1. This is a defendant's appeal against concurrent decrees of the lower Courts passed in favour of the plaintiffs. The plaintiffs filed a suit under Section 44, Agra Tenancy Act, to eject the defendant from a certain piece of land upon the ground that the latter was a mere trespasser and had no right whatsoever to be in possession of the land in question. Both the lower Courts came to the conclusion that the defendant was a co-sharer in the village to the extent of 1/32, but they found that as the defendant had not obtained the express consent of the lambardar to assume possession of this land, he could be ejected at the suit of the plaintiffs.
2. A preliminary objection was taken on behalf of the plaintiffs respondents that no appeal lay to this Court as no question of proprietary right arose in the case and therefore the appeal should have been preferred in the Court of the Commissioner. I have been referred to the pleadings and it is clear that the defendant claimed title to the land in question by adverse possession as zamindar and therefore there was obviously a question of proprietary right in issue in the case. Counsel for the respondents after having seen the pleadings very properly did not press this objection.
3. It is contended on behalf of the appellant that the decree of the Court below cannot possibly stand in face of the findings. There being a question of proprietary right involved in this case, the Revenue Court framed an issue and sent it for determination by a competent Civil Court. That Court held that the defendant was a co-sharer with 1/32 share in the village and that finding was accepted by the Revenue Court. The lower Appellate Court has also found as a fact that the defendant had been in peaceful possession of the land in question for 5 or 6 years and that during that time no one had objected. In other words this is a case of a co-sharer taking possession of land not in the possession of other co-sharers and cultivating it without any objection from the lambardar or the general body of co-sharers for a number of years.
4. In Midnapur Zamindari Co. Ltd. V. Naresh Narayan Roy A.I.R. 1924 P.C. 144 their Lordships of the Privy Council laid down that where lands in India are held in common by co-sharers, each co-sharer is entitled to cultivate in his own interests in a proper and husband like manner any part of lands which is not being cultivated by another of his co-sharers, but he is liable to pay to his co-sharers compensation in respect of such exclusive use of the lands. Such an exclusive use of lands held in common by a co-sharer is not an ouster of his co-sharers from their proprietary right as co-sharers in the lands. When co-sharers cannot agree as to how any lands held by them in common may be used, the remedy of any co-sharer who objects to the exclusive use by another co-sharer of lands held in common is to obtain a partition of the lands.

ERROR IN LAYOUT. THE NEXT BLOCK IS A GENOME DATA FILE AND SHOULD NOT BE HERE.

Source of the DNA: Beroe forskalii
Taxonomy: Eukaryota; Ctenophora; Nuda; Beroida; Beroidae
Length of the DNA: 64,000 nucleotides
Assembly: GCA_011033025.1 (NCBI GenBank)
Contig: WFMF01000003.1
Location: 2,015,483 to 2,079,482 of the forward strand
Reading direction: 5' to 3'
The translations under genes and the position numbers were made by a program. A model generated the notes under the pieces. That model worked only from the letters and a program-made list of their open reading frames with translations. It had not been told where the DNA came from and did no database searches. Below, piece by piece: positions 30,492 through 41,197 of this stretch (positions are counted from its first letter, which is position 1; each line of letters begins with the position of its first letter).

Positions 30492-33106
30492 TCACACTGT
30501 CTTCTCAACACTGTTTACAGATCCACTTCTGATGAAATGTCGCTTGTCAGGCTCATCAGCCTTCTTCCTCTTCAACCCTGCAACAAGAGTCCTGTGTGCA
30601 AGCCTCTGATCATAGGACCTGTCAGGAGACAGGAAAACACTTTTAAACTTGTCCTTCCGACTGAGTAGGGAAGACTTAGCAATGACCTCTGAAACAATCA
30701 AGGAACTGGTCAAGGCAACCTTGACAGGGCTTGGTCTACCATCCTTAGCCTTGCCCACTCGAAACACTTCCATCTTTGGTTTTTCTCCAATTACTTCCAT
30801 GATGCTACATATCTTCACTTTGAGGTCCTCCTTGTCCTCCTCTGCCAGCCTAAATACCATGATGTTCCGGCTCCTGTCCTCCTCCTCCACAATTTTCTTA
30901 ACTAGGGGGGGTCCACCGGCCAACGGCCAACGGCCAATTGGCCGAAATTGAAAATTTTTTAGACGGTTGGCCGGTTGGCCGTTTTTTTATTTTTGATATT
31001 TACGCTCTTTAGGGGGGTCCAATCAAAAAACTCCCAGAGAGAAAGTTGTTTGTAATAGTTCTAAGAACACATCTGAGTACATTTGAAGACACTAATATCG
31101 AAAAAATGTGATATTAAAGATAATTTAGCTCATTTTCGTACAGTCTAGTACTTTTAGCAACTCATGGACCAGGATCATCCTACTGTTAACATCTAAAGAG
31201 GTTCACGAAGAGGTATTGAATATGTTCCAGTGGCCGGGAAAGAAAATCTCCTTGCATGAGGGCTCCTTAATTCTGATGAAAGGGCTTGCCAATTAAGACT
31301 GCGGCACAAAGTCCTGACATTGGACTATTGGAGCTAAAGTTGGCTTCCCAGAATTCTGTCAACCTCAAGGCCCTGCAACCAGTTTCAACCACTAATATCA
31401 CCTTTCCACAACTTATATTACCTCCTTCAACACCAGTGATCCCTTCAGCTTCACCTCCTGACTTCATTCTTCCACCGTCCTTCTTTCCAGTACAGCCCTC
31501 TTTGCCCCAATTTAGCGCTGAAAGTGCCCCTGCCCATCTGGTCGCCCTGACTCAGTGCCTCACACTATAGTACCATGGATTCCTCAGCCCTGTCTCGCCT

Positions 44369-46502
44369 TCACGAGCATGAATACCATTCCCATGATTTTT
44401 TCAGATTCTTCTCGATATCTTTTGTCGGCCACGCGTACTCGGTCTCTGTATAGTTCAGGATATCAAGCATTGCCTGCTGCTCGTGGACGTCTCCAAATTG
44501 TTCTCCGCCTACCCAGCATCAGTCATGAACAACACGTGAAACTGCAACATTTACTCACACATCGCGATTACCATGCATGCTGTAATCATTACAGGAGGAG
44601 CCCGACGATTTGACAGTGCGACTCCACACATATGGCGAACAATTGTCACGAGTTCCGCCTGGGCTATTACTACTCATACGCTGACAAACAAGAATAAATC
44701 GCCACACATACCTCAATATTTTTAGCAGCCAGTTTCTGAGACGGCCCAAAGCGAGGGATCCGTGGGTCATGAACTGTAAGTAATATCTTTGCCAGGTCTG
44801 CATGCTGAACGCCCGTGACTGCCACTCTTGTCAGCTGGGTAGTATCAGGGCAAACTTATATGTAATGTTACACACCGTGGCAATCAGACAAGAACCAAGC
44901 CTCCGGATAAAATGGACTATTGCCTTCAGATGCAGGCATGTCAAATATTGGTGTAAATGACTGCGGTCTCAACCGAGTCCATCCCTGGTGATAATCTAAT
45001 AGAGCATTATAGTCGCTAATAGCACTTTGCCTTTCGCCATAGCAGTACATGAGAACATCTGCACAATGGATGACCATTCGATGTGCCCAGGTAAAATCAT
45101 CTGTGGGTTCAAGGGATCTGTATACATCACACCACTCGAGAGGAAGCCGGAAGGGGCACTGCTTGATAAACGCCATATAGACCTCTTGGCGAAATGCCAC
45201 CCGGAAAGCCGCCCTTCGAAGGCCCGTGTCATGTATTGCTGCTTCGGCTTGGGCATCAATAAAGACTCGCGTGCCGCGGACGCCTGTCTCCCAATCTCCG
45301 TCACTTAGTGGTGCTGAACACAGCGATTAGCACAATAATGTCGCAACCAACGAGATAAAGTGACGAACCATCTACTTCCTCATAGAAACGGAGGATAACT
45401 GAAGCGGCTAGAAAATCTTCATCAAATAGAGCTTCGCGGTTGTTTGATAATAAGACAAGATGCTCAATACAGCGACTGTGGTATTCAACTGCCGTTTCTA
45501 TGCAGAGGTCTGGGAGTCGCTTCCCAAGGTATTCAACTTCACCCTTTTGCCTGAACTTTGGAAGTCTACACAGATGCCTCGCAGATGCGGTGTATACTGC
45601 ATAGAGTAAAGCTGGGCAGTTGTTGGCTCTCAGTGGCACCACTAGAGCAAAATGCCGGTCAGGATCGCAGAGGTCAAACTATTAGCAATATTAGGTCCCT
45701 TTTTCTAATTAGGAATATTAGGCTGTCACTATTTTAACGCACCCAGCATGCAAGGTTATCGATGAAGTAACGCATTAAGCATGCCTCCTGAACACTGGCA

5. In Sarabjit Singh v. Raj Kumar Rai A.I.R. 1922 All. 162 a Bench of this Court held that no co-sharer who had been in physical or actual possession of any part of the joint land was liable to be ejected by any of the other co-sharers except by means of a partition lawfully obtained in a separate proceeding. If these cases apply, then it is clear that the defendant could not be ejected from this land as he had taken peaceful possession of it and cultivated it for at least five years if not longer without objection from anyone. Where a co-sharer has taken possession of land and been permitted to cultivate it for five or six years, the inference is irresistible that he was occupying the land and cultivating it with the consent of the co-parcenary body and of the lambardar. It has been argued however on behalf of the respondents that this case clearly falls within Section 44, Agra Tenancy Act. That section reads:
A person taking or retaining possession of a plot or plots of land without the consent of the landholder and in contravention of the provisions of this Act, shall be liable to ejectment on the suit of the landholder and also to pay damages which may extend to four times the annual rental value at the rates applicable to statutory tenants under Section 59.
6. In my view the defendant was not a person who took or was retaining possession of the land in question in contravention of the provisions of the Agra Tenancy Act. The cases which I have cited show that he as a co-sharer was entitled to take possession of this land if the other co-sharers did not object. There was no objection of any kind and that being so this land became land in his possession and cultivation in excess of his share in the village, that is, his khudkasht land. He can of course be made to account to his other co-sharers for the rental of this land, but on the other hand he cannot be treated as a trespasser and ejected. In my judgment this is not a case which falls within Section 44, Agra Tenancy Act, 1926 and that being so the claim for ejectment was bound to fail and was wrongly decreed by the Courts below. The result therefore is that this appeal is allowed and the decrees of the lower Courts are set aside and the plaintiffs' claim is dismissed in its entirety. Leave to appeal under Letters Patent is granted.